AS spring makes a rather inconclusive effort to establish itself with a mixture of heavy showers, wind and cool temperatures, it ought to be the best time for de-cluttering. You know, making a fresh start.

Sad to contemplate that the little green buds now appearing on my doomed elms and dying ash have only a few opportunities left to enjoy the warmth of the sun, which appears through the clouds every once in a while, and now it’s raining again. I sit here in my office wondering what I can get rid of. My filing system is not dealing with technology at all well. If I wait a couple of milliseconds, no doubt AI will revolutionise my record keeping.

READ MORE: Forester's Diary: Forestry Commission is industry's big joke

AI used to be something that they did to cows. In fact, my very first Diary ever, all those years ago, dealt with my arrival at an upland farm where I was mistaken for the AI man.
“OO AA EYE?” bellowed the farmer, clearly disappointed I wasn’t his usual vet.

Will the modern AI phenomenon be more effective? D’you know, I don’t think it will.

Trepidation, that’s the word. But talking of words, which we were (sort of), I find myself scanning my bookshelves, which have remained untouched for perhaps a full decade, but which contain some rare beauties – and bring back some memories.

I found my copy of The Native Pinewoods of Scotland in a rather seedy second-hand bookshop, and did a deal for half a crown with the owner, who clearly didn’t get much passing forestry trade even in that Mecca of the second-hand book trade, Powys’ Hay-on-Wye. I was in the company of another prolific writer of books.

This in turn brings back memories of the late Dr Cyril Hart, who wrote and signed my edition of Forestry for the Surveyor which was in everyone’s locker at Cirencester College along with his take on Alternative Silvicultural Systems to Clear Cutting of Forests in Britain. This was something of an epiphany when it appeared in Forestry Commission bulletin number 115. Others, such as Britain’s Green Mantle, Sir Arthur Tansley’s vade mecum into ecology, were more conventional. 

Forestry Journal:  Robert Burns Robert Burns (Image: ARCHANT LIBRARY)

The FC’s other bulletins covered subjects like living with deer, birds in forestry, yield class fables – the list is endless. Well, perhaps not endless, but whatever became of the other 114? It’s hard to imagine such proliferous publishing came to an end with a mere couple of hundred publications. Where are they now? Well, I know where one or two survive – in my humble bookshelves.

Also surviving are more esoteric works, such as the proceedings of the Association of Applied Biologists in York 30 years ago. Somewhere in the 460 pages of minutes sits your humble Diarist, who actually chaired one session.

Vegetation Management in Forestry Amenity and Conservation Areas – now there’s a challenge. Has anyone else, apart from me, got a copy? I expect a more common survivor is Fountain Forestry, the First 50 Years. This was a pretty vivid period for investment forestry, which came to an end with the favourable tax treatment of forestry, the wonderful Schedule D, precipitated by scandalous goings-on in Caithness. Coincidentally, I read in today’s paper that the Flow Country has been granted important conservation status. But we saw it first, the industry could well claim.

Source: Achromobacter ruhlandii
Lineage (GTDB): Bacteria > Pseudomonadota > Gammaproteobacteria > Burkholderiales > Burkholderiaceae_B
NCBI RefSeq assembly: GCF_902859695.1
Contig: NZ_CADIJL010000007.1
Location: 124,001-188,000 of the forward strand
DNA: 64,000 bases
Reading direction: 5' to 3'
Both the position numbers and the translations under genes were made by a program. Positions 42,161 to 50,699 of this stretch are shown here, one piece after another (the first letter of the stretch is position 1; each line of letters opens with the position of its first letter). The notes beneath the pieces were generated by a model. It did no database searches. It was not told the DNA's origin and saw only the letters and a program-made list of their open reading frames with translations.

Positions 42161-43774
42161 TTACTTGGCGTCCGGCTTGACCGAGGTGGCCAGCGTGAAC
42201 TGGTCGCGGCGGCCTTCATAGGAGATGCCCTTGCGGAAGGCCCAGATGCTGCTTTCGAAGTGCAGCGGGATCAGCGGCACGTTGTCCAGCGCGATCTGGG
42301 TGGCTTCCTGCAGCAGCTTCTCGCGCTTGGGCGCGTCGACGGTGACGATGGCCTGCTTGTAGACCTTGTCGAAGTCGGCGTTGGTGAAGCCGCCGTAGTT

But pride of place among my dusty collection goes to a rather old-fashioned filing cabinet which contains an almost complete collection of Forester’s Diary in back numbers of FJ.

What can be done with all of this? I hope that there is no scope for domestics, as they say. Suffice it to say the distaff side of our house management leans towards binning the lot. It will stop hurting when the recycling lorry trundles round the corner with its heavy load. 

Forestry Journal: Samuel PepysSamuel Pepys

Seriously though, readers, they say you can tell a great deal about a chap by looking through the titles in his library. Away from the forest, you will find copies of Samuel Pepys’ Diary rubbing shoulders with Dr Johnson’s adventures in the Scottish Highlands as recorded by his travelling companion, Boswell. Together they bemoan the damage done to native forests by red deer and sheep. And Dr Johnson opines on the lack of suitable fencing material being just one problem. Then there’s Robert Burns with his banks and braes. I did say ‘away from the forest’, but it’s hard, isn’t it?

These outpourings have only made a savage cull of my library less likely, don’t you think? But there might be a collector somewhere. I’ll just get on to Sotheby’s before making a decision. 

You just never know how AI could affect all this, do you?